National Gallery of Art Washington DC

2,437.24 mi from Sartle HQ in SF, CA

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Marguerite Elliot

Contributor

Love open spaces, clean lines, or just need a place to breath and find a bit of peace in the nation's capital? You'll love I.M. Pei's East Wing of the National Gallery.

You can't have all that open space and lots of art too. Here the architect rules, one I.M. PEI, creator of the Lourve pyramid.

In the atrium, a giant 920-lb. Calder mobile floats from the ceiling. But it's difficult to appreciate the wonderful forms because of the mishmash of skylights directly above it.

And so it is with the 15-ton (really!) Henry Moore sculpture adjacent to the entrance. The elderly Moore wanted it out in front, unobstructed by the building. The last thing Pei wanted was a 17-foot bronze sculpture to compete with his design, so he pushed it under the overhang. The architect rules.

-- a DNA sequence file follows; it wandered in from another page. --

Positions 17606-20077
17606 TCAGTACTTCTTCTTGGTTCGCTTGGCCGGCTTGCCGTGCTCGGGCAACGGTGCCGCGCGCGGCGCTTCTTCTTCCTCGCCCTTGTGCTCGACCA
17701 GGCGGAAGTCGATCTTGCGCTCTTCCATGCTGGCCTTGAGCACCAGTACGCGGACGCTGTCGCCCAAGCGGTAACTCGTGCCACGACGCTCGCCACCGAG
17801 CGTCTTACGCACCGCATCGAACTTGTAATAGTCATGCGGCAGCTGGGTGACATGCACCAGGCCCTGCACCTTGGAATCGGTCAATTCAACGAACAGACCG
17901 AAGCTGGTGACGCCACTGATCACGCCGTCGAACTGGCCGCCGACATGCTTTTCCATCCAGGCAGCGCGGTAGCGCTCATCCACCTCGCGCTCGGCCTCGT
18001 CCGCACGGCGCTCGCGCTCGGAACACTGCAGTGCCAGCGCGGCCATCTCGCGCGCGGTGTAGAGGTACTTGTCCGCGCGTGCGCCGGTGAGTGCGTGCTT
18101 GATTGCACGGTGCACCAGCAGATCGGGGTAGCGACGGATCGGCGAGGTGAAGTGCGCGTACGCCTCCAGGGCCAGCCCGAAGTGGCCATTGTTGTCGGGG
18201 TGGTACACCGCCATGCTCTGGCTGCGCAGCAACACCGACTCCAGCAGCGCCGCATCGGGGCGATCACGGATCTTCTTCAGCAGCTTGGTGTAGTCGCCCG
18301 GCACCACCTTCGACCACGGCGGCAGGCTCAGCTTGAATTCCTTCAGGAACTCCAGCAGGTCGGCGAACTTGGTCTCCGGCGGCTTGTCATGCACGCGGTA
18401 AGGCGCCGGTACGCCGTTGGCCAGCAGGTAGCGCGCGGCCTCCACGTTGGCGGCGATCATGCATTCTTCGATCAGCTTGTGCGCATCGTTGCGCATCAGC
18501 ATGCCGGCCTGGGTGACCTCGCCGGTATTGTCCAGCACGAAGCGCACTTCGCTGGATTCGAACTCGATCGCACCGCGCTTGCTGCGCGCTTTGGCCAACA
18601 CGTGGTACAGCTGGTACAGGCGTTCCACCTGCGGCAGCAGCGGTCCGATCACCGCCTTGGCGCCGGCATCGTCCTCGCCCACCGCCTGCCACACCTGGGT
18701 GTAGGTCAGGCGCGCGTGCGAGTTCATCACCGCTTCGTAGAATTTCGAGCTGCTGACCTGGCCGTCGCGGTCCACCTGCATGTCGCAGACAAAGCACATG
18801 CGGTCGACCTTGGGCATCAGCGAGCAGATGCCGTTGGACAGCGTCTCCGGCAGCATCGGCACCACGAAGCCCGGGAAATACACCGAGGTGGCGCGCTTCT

The National Gallery is a family project. The West Wing was completed in 1937 with big bucks from Andrew Mellon – one of the ten wealthiest men in the United States at that time. Then in 1978 Mellon's son Paul and daughter Ailsa Mellon Bruce funded the construction of the East Wing.

PEI unites the two very different buildings by using the same pink marble of the West Wing exterior for that of its eastern counterpart. Unfortunately, the exterior of the building suffered structural failure and had to be totally rebuilt 30 years later. Oops! Ruling architect messes up.

Must sees or (stuff I like):

  • Light installation (40,000 LEDS) by Leo Villareal in the Concourse connecting the East and West wing

  • Great gift shop

  • The room devoted to Alexander Calder filled with lots of cool mobiles casting amazing shadows

  • The Max Ernest sculpture in the Atrium depicting a rather strange family

  • Henry Moore's very large sculpture out front

  • I.M. Pei's signature glass pyramids in the courtyard – mini versions of his huge Louvre pyramid (think Da Vinci Code).

    Best of all: admission is free!


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